VI. Real Estate

The mistakes experienced in the stock market are moving to China's real estate.

On the surface, China's real estate market has nothing to do with its stock market. However, a parallel analysis in the market's characteristics reveals that these markets share two common points: (a) Both markets belong to the lagging sectors in China's economic reform agenda, and (b) Defying the general trend that market and non-government-controlled economies hold the predominant position, the rules of the two markets are still "government dominance and preset pricing by government policy." The consistency in the market nature also gives rise to stunning similarity in the issues encountered in the two sectors. Furthermore, as the development of the stock market preceded the counterpart of the real estate market, the similarity illustrates itself, as the real estate market is merely a replica of those associated with the stock market. The major problems can be summarized as follows:

  • Sole pursuit of development without proper regulation.
  • Irrational market positioning, leading to high potential risks.
  • Similar market manipulation strategies.

The unhealthy development of China's stock market went on for 10 years before the market entered the "correction" phase. Judging from the current trend, the timing for the real estate market's "correction" phase should have been much earlier. The pricing level of housing in China is too high considering two evaluation indices, i.e., population density and the ratio of housing prices to household income [24].

The results of wild real estate speculation can be exemplified as follows:

  • Local government was undoubtedly the No. 1 beneficiary. From 2001 to 2003, the overall income to local governments in China from land asset sales reached 910 billion yuan (US$112 billion). In contrast, the figure was only 6.7 billion yuan (US$827 million) in 1998.
  • A former construction subcontractor who became a real estate broker in 2002 explained why he decided to change occupations, "The net profit of construction is about 15 percent, but it's in the range of 100-200 percent for the brokerage of real estate."
  • In this environment of escalating housing prices, there were more than 100 real estate tycoons who accumulated wealth exceeding 10 billion yuan (US$1.2 billion) in the Beijing and Shanghai areas. What is disturbing is that it is a common practice in China's real estate industry to escape paying taxes.
  • As the pricing of real estate is pushed ever higher in all cities, the market is racing towards an imminent collapse. As soon as the real estate bubble bursts, all of the capital will leave China. It is not likely that local economies will recover within a decade. [25].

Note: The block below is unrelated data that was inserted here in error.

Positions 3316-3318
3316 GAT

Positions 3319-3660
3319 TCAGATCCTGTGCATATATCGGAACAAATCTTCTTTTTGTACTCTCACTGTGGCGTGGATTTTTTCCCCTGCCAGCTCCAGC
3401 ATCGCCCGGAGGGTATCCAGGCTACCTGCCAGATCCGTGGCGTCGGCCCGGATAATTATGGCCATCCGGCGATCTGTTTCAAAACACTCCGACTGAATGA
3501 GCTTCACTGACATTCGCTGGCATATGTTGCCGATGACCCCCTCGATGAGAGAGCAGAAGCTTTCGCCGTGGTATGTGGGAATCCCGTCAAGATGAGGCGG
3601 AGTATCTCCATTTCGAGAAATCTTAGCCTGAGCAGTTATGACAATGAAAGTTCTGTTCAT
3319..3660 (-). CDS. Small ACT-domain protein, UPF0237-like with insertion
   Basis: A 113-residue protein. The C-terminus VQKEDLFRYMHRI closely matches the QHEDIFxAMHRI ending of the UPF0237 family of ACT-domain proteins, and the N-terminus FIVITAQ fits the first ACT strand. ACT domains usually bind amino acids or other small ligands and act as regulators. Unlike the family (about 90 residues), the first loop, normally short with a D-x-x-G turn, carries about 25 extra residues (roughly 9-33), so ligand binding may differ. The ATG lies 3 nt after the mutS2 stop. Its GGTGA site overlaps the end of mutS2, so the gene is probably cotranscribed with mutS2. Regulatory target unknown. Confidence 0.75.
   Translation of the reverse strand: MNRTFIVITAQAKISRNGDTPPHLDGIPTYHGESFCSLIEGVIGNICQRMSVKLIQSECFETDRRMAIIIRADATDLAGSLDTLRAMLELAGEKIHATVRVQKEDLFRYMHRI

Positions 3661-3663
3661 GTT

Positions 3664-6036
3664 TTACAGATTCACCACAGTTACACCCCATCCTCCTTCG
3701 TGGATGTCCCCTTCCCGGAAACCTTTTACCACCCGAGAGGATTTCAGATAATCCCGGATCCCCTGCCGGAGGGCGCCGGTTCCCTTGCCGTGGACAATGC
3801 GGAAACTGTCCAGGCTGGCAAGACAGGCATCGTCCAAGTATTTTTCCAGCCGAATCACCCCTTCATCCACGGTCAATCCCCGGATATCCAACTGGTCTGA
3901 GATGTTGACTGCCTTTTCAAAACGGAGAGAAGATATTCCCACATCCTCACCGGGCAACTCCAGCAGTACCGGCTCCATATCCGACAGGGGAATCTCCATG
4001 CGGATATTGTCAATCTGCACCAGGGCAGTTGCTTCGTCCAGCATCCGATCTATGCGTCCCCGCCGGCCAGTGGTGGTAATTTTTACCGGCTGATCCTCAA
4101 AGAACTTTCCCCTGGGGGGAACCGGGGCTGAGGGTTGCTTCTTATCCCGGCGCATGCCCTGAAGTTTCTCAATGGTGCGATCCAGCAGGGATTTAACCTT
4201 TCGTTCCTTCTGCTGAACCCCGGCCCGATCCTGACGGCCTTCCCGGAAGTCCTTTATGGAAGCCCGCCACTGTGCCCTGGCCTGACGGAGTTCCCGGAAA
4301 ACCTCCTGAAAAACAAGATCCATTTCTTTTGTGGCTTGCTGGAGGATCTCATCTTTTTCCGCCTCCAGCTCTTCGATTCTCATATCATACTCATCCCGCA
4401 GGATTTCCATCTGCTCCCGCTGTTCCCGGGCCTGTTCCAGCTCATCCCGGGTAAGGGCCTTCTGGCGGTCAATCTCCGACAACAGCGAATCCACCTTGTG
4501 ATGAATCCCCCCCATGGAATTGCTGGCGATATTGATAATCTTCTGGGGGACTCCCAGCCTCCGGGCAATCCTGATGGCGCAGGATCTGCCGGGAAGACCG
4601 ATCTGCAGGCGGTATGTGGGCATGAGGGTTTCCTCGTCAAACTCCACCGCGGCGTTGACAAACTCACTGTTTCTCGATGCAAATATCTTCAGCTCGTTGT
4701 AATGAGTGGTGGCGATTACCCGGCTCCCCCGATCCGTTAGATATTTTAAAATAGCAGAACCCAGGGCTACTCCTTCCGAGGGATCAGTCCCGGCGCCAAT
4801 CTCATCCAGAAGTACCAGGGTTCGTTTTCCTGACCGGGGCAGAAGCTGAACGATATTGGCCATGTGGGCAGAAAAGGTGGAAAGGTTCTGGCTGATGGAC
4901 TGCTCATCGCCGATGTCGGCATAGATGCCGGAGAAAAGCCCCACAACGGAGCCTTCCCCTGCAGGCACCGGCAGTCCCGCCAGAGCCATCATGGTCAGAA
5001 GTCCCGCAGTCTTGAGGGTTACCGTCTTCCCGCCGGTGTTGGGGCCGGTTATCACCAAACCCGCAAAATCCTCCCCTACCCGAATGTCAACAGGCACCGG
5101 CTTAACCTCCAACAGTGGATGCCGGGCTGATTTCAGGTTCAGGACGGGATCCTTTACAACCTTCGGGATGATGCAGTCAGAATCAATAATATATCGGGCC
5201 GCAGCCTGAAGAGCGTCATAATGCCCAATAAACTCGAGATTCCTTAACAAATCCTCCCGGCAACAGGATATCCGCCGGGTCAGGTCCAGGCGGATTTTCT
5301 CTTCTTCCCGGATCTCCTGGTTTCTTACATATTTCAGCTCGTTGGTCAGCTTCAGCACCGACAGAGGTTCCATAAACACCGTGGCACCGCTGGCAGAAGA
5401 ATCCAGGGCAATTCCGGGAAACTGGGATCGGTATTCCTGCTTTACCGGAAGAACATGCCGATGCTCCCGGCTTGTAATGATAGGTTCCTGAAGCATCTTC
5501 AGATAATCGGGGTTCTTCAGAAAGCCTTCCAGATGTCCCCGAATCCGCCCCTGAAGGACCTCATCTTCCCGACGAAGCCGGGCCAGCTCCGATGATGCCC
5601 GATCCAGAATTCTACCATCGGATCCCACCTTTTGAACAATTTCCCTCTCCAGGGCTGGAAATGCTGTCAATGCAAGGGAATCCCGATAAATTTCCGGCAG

If the real estate market collapses, China's banking system will be forced to absorb the loan losses. The banking system would likely be dragged into bankruptcy.

VII. Energy Shortage

  • Vulnerable petroleum supply in China

Statistics show that China imported 90 million tons of petroleum between January and September of 2004. This is a 40 percent increase compared to the year before. It is estimated that China imported a total of 120-140 million tons of petroleum in 2004. This represents a net increase of 30-50 million tons in one year, which is equivalent to the average annual yield of the Daqing Oilfield Company LTD before it cut back its production.

The price of oil in the international market has been hovering. At present, China imports three million barrels of petroleum per day and its average annual expenditure on petroleum products reaches US$35 billion. Therefore, every time the price of oil increases, it puts more pressure on China's production costs [26].

China's enormous energy consumption and heavy dependence on imported foreign energy and raw materials is the result of their global-market-oriented economy and status as the world's factory. According to data published by China, 40 percent of the crude oil consumed in 2003 was imported, and this number will increase to 55 percent by 2008. This percentage indicates the seriousness of China's energy dependence. Once the cross-strait war breaks out, the international oil supply will be cut off and factories in China will be forced to shut down. Since the supply and transportation of international oil is mainly in the hands of the U.S., a conflict with Taiwan could provoke an oil embargo on China. The top executives of the Chinese Communist regime should be aware of the consequences if the oil supply is cut off.

The bid submitted by the China National Offshore Oil Company (CNOOC) to buy Unocal Corp. is one strategy to alleviate China's potential energy crisis.

VIII. Inflation–A Looming Crisis